Each crowdsourcing application consists of tasks: questions or small assignments to be completed by the end-user. The ECrowd user creates those tasks in ECrowd, but initially, they could only do this by coding templates in HTML and JavaScript. Surprisingly, the non-technical users said they did not find this to be the biggest problem; they liked the flexibility of ECrowd and said they could ask a colleague for help if they were stuck with coding. Their main concern, however, was that they didn’t know how to start at all. Experienced technical users said the same thing.

After the interviews, I found that the most important differentiator between the personas was related to their technical expertise. ECrowd could potentially deal with users with a wide range of technical backgrounds, so it was a challenge to find a solution without losing the flexibility of the platform and still keeping it modular. I chose to implement a drag-and-drop template builder. Users can drag pre-defined blocks and see a live preview, but also use the advanced code editor.

ECrowd Templates

Upon using the code editor, more experienced technical users are able to have extensive control over their application and task templates. They can use the editor and create custom variables if they feel they are limited by the drag-and-drop elements.

ECrowd Templates: Define custom variables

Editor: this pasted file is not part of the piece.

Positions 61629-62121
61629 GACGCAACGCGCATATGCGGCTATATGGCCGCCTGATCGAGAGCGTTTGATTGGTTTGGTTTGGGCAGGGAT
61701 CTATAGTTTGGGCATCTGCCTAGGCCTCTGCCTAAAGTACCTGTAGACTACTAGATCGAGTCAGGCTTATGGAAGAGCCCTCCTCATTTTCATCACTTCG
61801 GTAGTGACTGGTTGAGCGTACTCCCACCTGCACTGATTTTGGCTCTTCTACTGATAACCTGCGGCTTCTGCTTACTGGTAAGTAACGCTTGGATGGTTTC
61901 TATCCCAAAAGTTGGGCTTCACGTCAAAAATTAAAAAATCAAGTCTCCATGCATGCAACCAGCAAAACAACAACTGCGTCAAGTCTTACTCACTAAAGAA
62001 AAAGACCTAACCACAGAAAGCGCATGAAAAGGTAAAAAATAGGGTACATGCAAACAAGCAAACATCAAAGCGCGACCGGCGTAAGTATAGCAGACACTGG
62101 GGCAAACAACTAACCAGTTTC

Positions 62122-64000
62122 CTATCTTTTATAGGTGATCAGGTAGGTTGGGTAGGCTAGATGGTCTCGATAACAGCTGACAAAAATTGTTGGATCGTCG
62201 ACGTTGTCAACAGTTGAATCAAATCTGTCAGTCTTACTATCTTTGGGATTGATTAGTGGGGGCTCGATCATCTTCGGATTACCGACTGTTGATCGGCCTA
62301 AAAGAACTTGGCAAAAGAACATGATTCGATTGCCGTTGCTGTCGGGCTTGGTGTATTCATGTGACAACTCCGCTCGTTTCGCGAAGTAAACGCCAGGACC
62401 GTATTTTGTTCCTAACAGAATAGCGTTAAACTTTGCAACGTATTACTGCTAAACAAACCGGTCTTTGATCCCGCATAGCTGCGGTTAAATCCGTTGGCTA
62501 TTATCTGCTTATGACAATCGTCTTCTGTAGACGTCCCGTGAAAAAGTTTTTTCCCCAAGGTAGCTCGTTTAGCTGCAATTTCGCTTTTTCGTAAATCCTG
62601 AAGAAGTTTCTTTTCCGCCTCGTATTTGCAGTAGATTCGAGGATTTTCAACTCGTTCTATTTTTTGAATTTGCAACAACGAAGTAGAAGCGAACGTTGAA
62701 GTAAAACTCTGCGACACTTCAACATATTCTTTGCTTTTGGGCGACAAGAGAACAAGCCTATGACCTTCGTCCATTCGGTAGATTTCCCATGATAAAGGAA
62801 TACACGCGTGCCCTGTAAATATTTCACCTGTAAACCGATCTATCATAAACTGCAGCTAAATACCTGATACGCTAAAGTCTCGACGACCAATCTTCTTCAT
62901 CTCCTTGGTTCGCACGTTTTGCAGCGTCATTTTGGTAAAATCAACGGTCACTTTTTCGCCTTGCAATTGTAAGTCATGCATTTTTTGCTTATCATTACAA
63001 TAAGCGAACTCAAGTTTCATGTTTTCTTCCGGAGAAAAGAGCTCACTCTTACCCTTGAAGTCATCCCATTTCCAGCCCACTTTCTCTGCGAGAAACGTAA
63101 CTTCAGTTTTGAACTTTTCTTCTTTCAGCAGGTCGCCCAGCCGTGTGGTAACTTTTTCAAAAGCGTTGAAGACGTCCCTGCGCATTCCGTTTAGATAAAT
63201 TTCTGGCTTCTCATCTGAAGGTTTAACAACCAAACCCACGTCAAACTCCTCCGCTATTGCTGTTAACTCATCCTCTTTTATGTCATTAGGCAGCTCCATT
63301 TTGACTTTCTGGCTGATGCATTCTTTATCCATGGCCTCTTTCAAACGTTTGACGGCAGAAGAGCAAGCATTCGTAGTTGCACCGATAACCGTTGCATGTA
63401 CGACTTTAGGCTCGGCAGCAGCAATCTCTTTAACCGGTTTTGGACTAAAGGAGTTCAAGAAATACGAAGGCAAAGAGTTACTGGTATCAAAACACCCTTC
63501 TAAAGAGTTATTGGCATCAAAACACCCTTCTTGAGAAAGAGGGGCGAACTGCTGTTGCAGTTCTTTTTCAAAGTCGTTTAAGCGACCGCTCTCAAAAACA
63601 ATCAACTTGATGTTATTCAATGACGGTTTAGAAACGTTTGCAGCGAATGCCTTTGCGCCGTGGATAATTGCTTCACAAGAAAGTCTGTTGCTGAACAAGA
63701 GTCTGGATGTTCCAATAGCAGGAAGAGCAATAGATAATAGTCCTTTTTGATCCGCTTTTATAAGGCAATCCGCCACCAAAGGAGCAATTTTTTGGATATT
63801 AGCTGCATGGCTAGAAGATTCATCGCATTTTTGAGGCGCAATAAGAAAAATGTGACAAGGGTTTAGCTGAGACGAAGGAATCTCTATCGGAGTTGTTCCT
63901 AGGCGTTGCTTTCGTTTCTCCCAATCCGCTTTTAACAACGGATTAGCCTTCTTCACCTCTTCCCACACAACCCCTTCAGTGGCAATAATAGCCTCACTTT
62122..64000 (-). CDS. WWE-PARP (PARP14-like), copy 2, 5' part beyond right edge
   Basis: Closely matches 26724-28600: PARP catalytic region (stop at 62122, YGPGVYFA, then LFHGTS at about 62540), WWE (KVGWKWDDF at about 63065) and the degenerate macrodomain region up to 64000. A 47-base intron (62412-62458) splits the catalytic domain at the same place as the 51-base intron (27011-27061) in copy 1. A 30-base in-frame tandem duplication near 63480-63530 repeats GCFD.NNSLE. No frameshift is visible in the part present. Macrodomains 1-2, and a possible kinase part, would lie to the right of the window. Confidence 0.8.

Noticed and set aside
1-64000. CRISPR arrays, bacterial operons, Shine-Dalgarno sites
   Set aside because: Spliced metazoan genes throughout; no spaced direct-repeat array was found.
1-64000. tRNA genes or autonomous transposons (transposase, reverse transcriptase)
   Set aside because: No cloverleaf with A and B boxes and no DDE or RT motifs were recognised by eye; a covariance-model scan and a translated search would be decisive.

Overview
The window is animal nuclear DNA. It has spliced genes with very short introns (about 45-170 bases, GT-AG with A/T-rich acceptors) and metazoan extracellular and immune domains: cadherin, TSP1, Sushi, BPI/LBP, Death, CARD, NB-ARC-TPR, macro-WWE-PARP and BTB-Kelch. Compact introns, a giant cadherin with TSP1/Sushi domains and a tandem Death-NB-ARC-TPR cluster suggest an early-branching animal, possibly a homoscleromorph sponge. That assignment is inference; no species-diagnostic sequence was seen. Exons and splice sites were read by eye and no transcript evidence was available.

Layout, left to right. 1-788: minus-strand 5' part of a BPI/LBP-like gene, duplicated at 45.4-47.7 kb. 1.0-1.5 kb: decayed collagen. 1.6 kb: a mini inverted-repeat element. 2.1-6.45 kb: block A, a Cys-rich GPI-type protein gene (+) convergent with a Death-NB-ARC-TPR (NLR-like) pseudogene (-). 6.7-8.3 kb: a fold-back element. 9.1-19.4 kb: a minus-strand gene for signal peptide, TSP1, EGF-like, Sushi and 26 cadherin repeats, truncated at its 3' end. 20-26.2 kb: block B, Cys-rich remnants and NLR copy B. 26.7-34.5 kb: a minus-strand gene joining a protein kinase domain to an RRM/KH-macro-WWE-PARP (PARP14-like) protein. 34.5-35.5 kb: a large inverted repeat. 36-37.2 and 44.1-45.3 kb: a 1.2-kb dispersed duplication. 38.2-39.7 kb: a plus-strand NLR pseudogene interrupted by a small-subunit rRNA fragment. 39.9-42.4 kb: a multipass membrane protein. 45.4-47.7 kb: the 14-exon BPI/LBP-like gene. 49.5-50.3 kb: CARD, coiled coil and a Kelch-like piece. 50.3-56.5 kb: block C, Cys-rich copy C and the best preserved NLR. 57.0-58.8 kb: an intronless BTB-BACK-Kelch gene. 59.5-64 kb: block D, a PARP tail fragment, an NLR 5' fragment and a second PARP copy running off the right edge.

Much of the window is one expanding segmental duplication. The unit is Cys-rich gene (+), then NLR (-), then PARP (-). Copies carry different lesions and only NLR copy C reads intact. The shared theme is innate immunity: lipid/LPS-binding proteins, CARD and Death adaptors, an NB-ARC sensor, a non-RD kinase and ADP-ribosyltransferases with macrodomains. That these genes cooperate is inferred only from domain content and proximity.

After user testing, several parts of the prototype were changed according to feedback. Next to a few technical improvements, I changed the color pickers, the drag-and-drop blocks and a few other elements.

Some prototypes were changed according to user feedback


After testing, I implemented the prototypes into the platform. For this, I used HTML, CSS, JavaScript and Java.


Working on ECrowd has definitely helped me to improve my UX design skills. I did a lot of research to inform design decisions, and I learned how I could apply IBM Design Thinking to build a better product. Because doing research was an important part of my thesis, I sometimes found myself putting too much emphasis on researching and analyzing the user situation, especially at the beginning of the project. Now, I would start prototyping much earlier. The complexity of the project was challenging, and working in a multidisciplinary team with people from different backgrounds was a great experience.

Other internship work

Besides working on ECrowd, I got the opportunity to extend my internship. I learned a lot more about IBM and worked on other projects too. For instance, I designed the interactions for this 'smart home' Internet-of-Things dashboard. It was used during multiple IBM client/partner events to show in an interactive way how IBM's IoT solutions can help clients.

IoT Dashboard for IBM client/partner events.